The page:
The communications with Mr. Berg and Mr. House show that even after Mr. Assange was indicted on accusations of computer hacking, the United States government was eager to build a case against a WikiLeaks associate for disseminating state secrets — a charge that spoke directly to the group’s main enterprise, but would also thrust the Justice Department into a thorny fight over First Amendment rights and galvanize supporters of WikiLeaks and of the free press.

They also show that prosecutors were focused mainly on work done by WikiLeaks in 2010, when Mr. Assange received classified and secret information from Chelsea Manning, a former Army intelligence analyst, about the wars in Iraq and Afghanistan and American diplomacy overseas.

Mr. Assange worked with reporters at publications including The New York Times, The Guardian and the German magazine Der Spiegel to publish that information. Eric H. Holder Jr., then the attorney general, announced a criminal investigation of WikiLeaks.

Justice Department officials under the Obama administration ultimately decided they could not prosecute Mr. Assange for sharing information because it risked setting a precedent that could erode press freedoms for news organizations that also publish classified information.

But prosecutors in Northern Virginia continued to explore ways to crack down on WikiLeaks.

The letter to Mr. Berg, dated March 7, 2018 — one day after Mr. Assange was secretly indicted — was sent by Tracy Doherty-McCormick, a cybercrime and national security specialist who worked on the Assange case while she was a federal prosecutor in Virginia under the Obama administration. She was also the acting United States attorney for the Eastern District of Virginia when Mr. Assange was indicted.

Ms. Doherty-McCormick wrote that the interview would be voluntary, and it was unclear whether Mr. Berg ultimately spoke with prosecutors. The German publication Die Zeit first reported the case against Mr. Berg.

A Justice Department spokesman declined to say whether the government had dropped its case against Mr. Berg or whether there were any sealed charges against him or any other WikiLeaks associates.

In his interviews with prosecutors and the grand jury, Mr. House denied any role in the leak of the documents from Ms. Manning to WikiLeaks, the person said. Mr. House’s interview with prosecutors and grand jury testimony were first reported by The Daily Beast.

He was asked about online chats among WikiLeaks workers that investigators had obtained and was questioned about discussions inside the group about when to redact names from documents posted on the internet.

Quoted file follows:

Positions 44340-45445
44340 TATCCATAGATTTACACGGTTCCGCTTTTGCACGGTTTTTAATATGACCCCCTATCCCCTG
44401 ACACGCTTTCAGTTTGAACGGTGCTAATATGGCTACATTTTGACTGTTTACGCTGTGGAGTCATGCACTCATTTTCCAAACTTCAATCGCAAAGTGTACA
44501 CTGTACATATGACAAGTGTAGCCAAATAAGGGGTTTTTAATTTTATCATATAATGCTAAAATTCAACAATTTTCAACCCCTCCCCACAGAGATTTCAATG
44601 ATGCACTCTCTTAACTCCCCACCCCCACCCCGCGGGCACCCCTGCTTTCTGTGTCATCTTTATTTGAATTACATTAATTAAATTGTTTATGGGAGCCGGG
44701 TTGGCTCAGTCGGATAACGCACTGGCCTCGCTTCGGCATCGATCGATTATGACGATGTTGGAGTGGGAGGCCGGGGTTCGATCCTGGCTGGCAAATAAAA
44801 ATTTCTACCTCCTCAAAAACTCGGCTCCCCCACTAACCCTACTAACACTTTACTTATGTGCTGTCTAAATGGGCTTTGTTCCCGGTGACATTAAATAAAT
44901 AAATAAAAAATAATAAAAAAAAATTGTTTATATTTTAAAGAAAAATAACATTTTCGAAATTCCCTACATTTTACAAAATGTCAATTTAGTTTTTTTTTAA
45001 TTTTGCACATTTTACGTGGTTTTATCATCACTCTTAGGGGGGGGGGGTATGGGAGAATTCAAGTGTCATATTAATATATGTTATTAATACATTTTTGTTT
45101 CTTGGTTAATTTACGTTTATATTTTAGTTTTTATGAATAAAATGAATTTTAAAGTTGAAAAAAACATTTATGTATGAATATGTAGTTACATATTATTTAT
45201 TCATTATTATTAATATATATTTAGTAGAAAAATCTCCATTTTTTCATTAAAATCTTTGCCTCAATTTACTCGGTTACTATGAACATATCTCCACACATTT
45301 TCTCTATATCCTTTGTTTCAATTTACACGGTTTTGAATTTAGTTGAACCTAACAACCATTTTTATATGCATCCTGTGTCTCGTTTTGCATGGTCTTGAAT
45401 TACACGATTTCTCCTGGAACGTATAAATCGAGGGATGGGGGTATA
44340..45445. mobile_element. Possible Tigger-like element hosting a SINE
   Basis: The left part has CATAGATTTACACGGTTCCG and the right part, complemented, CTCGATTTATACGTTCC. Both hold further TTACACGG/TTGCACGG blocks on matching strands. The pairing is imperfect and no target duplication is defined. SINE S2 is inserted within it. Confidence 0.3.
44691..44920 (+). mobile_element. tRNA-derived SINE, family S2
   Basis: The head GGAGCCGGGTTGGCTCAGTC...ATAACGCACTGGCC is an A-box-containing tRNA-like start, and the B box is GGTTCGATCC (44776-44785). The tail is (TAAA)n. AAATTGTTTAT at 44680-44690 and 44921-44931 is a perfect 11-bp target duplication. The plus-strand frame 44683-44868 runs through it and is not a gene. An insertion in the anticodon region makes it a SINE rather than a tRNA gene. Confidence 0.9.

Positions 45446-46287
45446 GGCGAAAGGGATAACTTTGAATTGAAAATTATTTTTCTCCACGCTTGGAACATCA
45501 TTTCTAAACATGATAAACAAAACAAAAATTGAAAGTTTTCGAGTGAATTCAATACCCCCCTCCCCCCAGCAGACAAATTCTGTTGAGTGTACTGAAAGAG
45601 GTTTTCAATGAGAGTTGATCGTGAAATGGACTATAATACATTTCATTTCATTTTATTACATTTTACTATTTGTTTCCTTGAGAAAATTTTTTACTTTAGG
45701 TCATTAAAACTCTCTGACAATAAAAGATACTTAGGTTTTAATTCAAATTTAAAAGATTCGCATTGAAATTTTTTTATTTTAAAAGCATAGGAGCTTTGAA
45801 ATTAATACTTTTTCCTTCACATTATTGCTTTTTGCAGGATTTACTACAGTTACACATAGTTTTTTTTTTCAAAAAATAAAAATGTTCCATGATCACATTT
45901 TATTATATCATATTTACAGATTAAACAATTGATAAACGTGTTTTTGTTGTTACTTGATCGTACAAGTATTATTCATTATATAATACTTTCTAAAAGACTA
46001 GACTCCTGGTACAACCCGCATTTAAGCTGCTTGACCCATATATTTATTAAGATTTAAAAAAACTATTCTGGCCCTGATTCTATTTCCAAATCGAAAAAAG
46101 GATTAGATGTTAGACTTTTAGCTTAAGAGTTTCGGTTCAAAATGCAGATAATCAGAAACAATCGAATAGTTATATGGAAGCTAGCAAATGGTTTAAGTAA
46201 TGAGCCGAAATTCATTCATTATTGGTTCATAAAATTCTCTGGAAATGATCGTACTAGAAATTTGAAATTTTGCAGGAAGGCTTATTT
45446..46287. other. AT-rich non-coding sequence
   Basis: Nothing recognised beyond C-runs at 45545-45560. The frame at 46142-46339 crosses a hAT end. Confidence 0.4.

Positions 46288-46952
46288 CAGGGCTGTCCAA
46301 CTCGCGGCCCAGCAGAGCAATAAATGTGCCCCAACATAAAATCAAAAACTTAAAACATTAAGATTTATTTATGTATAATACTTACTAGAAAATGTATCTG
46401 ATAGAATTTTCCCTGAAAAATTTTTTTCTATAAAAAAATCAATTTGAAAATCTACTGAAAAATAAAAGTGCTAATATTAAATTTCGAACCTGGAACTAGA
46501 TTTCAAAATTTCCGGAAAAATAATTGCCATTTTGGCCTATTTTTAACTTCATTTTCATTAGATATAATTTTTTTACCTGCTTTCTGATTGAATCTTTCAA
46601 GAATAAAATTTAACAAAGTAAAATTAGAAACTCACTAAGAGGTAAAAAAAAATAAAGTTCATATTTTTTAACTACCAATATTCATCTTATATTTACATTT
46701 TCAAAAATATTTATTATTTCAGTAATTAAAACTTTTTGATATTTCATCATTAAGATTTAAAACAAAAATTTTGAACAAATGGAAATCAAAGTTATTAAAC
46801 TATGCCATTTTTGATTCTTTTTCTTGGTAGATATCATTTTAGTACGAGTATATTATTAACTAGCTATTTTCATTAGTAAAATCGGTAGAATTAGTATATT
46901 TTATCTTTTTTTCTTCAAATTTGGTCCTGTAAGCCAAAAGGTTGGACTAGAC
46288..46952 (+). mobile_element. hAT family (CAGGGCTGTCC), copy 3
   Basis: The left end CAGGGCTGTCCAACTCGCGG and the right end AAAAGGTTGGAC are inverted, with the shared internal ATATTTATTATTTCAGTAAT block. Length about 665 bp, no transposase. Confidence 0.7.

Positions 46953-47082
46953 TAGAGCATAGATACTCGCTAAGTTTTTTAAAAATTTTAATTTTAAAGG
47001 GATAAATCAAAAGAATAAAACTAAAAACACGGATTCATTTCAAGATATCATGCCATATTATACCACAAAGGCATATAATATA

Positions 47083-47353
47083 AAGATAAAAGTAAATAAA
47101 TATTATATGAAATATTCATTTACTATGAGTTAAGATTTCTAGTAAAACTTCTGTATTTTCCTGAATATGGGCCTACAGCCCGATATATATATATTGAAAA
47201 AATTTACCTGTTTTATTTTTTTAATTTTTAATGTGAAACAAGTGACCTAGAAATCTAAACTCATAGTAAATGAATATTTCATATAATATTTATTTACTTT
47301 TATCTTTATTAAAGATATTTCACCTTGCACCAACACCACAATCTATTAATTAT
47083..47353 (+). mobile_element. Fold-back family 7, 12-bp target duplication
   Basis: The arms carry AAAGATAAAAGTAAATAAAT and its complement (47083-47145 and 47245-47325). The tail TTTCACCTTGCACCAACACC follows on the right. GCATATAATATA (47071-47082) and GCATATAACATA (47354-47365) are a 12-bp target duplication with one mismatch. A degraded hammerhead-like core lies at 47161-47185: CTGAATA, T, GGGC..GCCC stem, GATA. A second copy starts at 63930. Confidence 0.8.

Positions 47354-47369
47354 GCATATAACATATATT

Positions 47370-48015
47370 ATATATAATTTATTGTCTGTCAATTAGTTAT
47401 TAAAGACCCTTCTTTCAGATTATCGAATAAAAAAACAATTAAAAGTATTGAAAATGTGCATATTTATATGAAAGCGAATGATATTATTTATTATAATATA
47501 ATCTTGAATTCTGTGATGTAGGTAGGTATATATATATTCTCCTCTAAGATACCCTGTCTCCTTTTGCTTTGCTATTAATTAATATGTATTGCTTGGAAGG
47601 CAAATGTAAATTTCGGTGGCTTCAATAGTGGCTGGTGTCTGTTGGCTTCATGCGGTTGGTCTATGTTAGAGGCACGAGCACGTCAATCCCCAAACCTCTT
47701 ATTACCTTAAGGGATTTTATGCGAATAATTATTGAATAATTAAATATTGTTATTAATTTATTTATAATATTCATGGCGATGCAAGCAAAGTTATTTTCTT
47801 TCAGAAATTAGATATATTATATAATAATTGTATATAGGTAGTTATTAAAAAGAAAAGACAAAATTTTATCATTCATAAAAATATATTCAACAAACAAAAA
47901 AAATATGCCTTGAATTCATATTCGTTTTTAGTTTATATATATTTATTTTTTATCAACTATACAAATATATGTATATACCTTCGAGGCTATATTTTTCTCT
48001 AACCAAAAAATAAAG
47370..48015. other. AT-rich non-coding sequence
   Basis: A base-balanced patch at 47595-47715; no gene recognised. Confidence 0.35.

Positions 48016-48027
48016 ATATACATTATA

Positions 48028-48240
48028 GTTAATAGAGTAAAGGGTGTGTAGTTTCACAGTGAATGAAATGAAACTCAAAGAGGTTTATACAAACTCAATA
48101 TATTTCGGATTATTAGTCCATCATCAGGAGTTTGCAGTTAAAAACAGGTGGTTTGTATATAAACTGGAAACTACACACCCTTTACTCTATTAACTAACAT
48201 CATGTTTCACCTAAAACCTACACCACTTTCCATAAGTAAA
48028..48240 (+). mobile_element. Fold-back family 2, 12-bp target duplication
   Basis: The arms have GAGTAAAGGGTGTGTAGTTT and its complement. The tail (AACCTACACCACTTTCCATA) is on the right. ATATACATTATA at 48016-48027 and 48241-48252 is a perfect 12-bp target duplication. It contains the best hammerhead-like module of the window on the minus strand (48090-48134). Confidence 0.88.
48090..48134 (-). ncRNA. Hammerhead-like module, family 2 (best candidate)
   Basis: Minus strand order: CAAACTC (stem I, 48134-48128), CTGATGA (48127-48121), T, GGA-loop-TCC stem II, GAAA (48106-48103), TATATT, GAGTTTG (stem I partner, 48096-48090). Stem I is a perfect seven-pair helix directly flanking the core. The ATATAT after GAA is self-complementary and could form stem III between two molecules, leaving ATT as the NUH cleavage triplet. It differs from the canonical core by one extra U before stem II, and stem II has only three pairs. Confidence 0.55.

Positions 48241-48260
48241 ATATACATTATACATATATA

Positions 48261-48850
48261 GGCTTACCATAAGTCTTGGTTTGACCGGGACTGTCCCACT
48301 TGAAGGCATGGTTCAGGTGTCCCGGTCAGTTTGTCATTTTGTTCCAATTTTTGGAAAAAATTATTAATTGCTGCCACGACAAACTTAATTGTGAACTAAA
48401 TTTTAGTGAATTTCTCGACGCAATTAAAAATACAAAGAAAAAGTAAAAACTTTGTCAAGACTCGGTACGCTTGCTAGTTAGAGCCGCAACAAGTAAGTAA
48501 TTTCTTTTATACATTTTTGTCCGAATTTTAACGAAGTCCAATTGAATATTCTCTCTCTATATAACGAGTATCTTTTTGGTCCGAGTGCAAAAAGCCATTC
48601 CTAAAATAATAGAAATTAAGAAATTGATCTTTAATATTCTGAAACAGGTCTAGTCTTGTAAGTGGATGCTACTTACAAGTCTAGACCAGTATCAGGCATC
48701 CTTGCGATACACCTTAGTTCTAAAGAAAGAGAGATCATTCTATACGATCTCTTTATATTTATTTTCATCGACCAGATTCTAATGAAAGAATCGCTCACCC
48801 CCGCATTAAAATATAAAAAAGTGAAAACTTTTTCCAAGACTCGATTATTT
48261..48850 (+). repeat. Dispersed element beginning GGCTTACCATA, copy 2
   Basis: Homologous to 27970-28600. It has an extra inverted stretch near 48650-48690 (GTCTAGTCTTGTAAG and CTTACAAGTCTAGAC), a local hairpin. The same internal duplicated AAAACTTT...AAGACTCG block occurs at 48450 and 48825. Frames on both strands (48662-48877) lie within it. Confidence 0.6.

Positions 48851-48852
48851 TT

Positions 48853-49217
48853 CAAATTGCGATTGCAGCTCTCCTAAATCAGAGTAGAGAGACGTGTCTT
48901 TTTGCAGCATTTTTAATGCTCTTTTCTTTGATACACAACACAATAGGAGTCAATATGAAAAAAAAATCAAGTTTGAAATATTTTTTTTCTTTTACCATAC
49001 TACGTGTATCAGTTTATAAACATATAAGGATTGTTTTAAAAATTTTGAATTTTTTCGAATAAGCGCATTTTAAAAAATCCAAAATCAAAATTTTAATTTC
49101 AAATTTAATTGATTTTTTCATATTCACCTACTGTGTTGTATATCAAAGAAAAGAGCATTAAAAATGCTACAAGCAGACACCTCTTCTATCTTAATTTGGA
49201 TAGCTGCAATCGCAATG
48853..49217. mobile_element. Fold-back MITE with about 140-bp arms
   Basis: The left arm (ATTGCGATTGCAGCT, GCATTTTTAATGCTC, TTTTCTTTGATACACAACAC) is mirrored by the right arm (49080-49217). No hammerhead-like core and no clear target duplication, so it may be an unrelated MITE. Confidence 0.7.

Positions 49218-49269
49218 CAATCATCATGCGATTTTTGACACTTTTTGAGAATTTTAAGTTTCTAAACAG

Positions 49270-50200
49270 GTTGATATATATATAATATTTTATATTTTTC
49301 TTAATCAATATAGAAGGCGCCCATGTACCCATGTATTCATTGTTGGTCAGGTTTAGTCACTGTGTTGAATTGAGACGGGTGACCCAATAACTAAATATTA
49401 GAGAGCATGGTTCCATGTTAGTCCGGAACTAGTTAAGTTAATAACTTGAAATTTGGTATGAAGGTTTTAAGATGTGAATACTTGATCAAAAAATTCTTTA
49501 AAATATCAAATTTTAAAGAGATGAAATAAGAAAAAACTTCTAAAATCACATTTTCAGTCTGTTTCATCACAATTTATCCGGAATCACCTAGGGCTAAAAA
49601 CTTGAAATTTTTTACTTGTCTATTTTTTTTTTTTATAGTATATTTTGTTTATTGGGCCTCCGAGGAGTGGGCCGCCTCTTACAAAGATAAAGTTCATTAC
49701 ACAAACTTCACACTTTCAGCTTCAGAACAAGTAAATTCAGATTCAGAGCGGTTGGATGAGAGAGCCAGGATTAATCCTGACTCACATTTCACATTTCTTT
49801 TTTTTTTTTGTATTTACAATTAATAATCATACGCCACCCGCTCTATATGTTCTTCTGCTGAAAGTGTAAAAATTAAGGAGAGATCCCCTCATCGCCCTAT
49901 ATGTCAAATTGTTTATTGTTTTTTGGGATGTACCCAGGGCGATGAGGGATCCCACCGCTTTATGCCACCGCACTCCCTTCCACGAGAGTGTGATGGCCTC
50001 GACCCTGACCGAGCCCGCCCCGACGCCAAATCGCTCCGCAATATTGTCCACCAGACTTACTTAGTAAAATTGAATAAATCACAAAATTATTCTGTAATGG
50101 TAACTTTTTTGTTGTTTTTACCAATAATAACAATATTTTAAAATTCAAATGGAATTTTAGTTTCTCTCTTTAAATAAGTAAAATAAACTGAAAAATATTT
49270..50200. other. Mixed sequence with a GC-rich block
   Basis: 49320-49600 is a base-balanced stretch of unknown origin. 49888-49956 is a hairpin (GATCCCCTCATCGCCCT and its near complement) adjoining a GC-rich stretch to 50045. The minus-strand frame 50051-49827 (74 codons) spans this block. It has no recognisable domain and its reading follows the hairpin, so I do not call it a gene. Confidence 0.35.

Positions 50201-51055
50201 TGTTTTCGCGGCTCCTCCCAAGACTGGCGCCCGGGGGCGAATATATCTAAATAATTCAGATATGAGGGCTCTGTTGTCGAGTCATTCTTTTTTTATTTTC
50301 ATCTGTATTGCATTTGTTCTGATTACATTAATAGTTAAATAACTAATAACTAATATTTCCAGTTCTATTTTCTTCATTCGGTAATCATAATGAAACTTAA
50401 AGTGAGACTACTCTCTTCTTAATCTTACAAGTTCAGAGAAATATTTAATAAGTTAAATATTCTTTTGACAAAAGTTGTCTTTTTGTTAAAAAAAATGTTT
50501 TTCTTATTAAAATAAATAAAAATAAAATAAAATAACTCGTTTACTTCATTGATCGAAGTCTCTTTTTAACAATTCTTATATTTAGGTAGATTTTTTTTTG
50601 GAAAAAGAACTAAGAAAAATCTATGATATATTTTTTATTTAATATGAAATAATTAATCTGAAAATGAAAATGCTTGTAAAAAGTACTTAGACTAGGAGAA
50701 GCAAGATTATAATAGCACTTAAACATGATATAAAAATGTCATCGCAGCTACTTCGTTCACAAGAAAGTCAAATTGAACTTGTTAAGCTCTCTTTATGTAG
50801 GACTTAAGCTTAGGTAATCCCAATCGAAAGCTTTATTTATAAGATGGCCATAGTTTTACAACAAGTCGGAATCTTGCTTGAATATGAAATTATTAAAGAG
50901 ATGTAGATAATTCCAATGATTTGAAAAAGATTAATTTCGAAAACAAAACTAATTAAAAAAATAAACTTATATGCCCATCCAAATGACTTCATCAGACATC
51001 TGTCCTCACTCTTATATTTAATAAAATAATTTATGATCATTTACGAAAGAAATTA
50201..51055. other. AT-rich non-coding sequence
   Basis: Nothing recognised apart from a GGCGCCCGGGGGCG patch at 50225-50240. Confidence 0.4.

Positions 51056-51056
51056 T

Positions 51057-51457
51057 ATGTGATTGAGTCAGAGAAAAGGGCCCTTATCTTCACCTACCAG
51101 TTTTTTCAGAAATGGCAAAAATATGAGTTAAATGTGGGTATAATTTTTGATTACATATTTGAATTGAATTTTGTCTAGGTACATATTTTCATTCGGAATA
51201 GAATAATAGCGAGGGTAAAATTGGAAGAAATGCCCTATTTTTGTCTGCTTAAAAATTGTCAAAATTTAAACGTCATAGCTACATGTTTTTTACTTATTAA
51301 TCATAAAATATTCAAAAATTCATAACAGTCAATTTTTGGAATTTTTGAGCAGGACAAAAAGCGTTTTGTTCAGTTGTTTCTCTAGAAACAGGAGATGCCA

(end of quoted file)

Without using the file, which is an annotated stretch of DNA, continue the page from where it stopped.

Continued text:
The question of redactions became a point of contention in 2010, after human rights groups criticized WikiLeaks for exposing the names of Afghan citizens who had assisted the United States and might be subject to retaliation. The group subsequently stripped names from many documents but remained inconsistent in its practices.

It is unclear whether investigators were considering whether endangering people named in the government documents by posting them online might violate a criminal statute.

Mr. Assange was ultimately accused of unsuccessfully helping Ms. Manning try to log onto a classified military network by breaking a passcode and using another person’s identity. He was charged with a single computer hacking offense.

The indictment against Mr. Assange did not include any charge related to the receipt or publication of secret information, but he was accused of hacking into a government computer system “in furtherance of a criminal act” that violated laws against obtaining material to harm the United States or to aid a foreign power.

Nor did the indictment mention the 2016 election or Mr. Assange’s decision to post to WikiLeaks troves of Democratic emails stolen by Russian government hackers.

The special counsel, Robert S. Mueller III, secured an indictment against 12 Russian military officers in the thefts, describing them as part of the Kremlin’s campaign to undermine the American electoral process and help Mr. Trump win the election. The Russians used online personas including Guccifer 2.0 to work with people and organizations in a position to spread the information, including WikiLeaks, according to the indictment.

WikiLeaks’ publication of the stolen Democratic emails may have been omitted from Mr. Assange’s indictment in part because mention of the election could cast the Justice Department’s charges against Mr. Assange in a more political light, legal experts said, and harm the administration’s chances of extraditing him from Britain to stand trial in the United States.